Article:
Earlier this year, David Levine’s Chief Technology Officer tendered his resignation, leaving the CEO of Digital Bridge, a Manchester, U.K.-based firm that uses artificial intelligence to help people design homes, without a tech lead. Fortunately, he knew what he wanted from a CTO, so the search didn’t take long.
“I wanted someone who wouldn’t get too bogged down in the details, even though it is a very technical role,” he says. “They need to be able to talk to their team, get opinions from their team, and make the right call. It’s also important that they fit into our company culture.”
While he ended up promoting someone from within the firm, the task of finding the right CTO, and then creating the right technology team, can make or break a business. In today’s business environment, your technology lead must be a difference maker in your company or organization.
These days, technology teams handle a variety of issues, including cybersecurity, software and hardware purchases, proprietary software development, and more. That’s why it’s critical for companies to build a top-notch tech group. “If you don’t, then you’ve lost months of work and have to go through the process again,” he says.
What can you do to make sure you’re hiring the right CTO and building the best team? Start by focusing on what you need--and follow these five tips.
1. Think Carefully About What You Want
With so many areas of tech, there’s no one-size-fits-all team anymore. Think about what you want your tech-focused staff to do, says Jerry Fralick, Chief Security Officer with Lenovo. For insurance companies, collecting and securing big data is important. Service businesses may want someone who can use technology to drive efficiencies. “You have to look at your business model first and then bring in the people who can help you depending on your needs,” he says.
2. Insist on Experience
A couple of decades ago, anyone with a computer would have been qualified to be a CTO. Now, tech executives need to have the right certifications, like a Certified Information Security Manager or a Certified Information Systems Security Professional, as well as experience working on a tech team, says Fralick. He suggests looking for people who have worked in the public sector, in higher education, or at Fortune 500 companies. “These people know how to deal with big budgets and boards of directors, and they can be a champion within an organization,” he says.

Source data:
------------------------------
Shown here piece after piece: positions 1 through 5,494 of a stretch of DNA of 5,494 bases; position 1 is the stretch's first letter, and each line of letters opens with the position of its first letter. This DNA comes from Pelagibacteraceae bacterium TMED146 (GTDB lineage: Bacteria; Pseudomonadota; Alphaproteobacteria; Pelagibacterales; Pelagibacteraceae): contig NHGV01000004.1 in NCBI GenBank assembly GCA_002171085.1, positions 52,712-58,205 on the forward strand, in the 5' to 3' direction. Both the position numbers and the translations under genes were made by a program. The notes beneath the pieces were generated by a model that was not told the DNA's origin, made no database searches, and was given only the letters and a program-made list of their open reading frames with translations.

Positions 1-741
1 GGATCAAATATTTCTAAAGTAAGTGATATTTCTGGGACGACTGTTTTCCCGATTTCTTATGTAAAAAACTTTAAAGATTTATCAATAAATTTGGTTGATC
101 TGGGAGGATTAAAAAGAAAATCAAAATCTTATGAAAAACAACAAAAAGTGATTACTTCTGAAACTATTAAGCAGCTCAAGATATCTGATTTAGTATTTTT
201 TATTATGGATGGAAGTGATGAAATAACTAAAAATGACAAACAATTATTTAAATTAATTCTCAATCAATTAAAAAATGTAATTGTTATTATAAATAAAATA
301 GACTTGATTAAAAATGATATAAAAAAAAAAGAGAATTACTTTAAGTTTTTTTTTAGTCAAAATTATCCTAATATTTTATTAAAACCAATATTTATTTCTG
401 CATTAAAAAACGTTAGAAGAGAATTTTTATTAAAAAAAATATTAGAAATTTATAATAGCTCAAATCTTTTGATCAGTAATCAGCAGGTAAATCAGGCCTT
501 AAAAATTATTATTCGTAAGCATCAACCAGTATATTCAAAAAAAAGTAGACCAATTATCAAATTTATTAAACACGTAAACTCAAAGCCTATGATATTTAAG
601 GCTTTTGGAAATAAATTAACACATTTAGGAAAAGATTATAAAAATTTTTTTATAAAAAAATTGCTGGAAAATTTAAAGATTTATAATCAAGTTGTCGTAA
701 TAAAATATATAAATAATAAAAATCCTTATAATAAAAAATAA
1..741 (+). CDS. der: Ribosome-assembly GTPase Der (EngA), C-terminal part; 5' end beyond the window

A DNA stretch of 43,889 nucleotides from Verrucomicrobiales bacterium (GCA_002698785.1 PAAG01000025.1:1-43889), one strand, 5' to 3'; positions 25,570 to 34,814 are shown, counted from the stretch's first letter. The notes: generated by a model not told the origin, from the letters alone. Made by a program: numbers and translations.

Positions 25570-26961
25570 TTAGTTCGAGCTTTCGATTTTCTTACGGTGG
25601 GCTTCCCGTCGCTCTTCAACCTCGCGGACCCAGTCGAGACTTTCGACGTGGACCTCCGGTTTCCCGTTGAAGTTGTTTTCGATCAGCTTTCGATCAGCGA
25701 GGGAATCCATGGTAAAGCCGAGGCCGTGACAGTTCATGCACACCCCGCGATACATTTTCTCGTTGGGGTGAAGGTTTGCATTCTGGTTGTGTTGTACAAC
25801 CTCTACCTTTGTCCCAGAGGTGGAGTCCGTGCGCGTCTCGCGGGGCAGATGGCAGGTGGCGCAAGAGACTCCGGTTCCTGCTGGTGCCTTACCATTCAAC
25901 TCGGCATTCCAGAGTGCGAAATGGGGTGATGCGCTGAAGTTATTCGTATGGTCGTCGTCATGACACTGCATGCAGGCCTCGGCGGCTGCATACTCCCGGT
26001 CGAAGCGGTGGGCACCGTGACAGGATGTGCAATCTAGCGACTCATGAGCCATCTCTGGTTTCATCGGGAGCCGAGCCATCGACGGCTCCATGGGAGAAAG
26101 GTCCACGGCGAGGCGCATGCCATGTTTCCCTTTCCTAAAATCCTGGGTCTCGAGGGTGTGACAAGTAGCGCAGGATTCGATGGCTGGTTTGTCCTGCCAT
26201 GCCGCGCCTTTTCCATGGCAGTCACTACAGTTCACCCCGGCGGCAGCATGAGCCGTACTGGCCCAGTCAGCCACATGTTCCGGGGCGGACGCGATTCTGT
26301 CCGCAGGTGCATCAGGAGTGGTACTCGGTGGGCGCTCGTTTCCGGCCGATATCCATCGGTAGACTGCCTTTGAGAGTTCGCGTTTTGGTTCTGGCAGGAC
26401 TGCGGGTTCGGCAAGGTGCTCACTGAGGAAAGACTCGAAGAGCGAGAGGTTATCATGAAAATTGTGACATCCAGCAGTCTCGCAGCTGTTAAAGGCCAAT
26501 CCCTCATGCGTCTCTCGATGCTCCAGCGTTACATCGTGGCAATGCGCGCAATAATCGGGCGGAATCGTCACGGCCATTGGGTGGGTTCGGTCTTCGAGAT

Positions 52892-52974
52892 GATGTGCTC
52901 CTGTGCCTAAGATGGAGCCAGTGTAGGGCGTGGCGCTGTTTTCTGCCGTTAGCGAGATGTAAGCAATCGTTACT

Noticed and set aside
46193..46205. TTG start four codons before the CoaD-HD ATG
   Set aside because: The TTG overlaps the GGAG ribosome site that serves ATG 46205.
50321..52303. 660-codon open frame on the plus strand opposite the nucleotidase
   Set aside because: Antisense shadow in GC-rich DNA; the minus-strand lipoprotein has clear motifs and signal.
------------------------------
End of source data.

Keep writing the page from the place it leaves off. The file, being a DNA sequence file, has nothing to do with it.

3. Find a Partner
Whether you’re hiring a CTO or a Chief Information Officer--in larger companies, the CIO oversees the CTO and is involved in more strategic planning--you’ll need someone who can become a trusted confidant and partner. “While the CEO may have the vision, the CTO is the one who, in many cases, will have to execute on it,” says Tom Berray, a managing partner with Cabot, a McLean, Virginia-based executive search firm. “You don’t have to agree on everything, but you have to be partners who share a vision and strategy,” he says.
4. Let the Tech Lead Pick the Team
Your new CTO or CIO should be the one choosing their team. However, you’ll need to work with him or her to decide what kinds of people are needed. While the size of a team will depend on the company, Fralick says a team of eight is not uncommon in small-to-medium-size operations. You’ll want someone who knows security, someone who can oversee a business’s software and hardware needs, an innovation officer who can work with customers, and project managers to keep things running. Teams should also be diverse, from a race and gender perspective, says Levine. “People must be empowered to say we should be doing things a certain way,” he says.
5. Keep Your Team Engaged
Once the team is hired, you’ll have to put them to work. That likely won’t be a problem, but you should think about what they’ll do when they come on board, says Fralick. Some may be tasked with ensuring every computer is up and running, others will be protecting your business from a cyberattack. Work with the CIO or the CTO--whoever’s in charge--to manage everyone. “The [tech lead] has to be cognizant of how much things cost and get money to keep the lights on or to make improvements,” he says. “The whole team needs to be involved.”
Perhaps, most important, business owners need to make sure they’re hiring a team they trust. Levine wants to be meeting clients and selling his product, not working on the tech itself. If he knows his team is doing their part, then he can do his. “I need to be comfortable knowing that I can deliver on what I’m saying,” he says. “And, when something happens, we can come up with a tech solution that’s right.”
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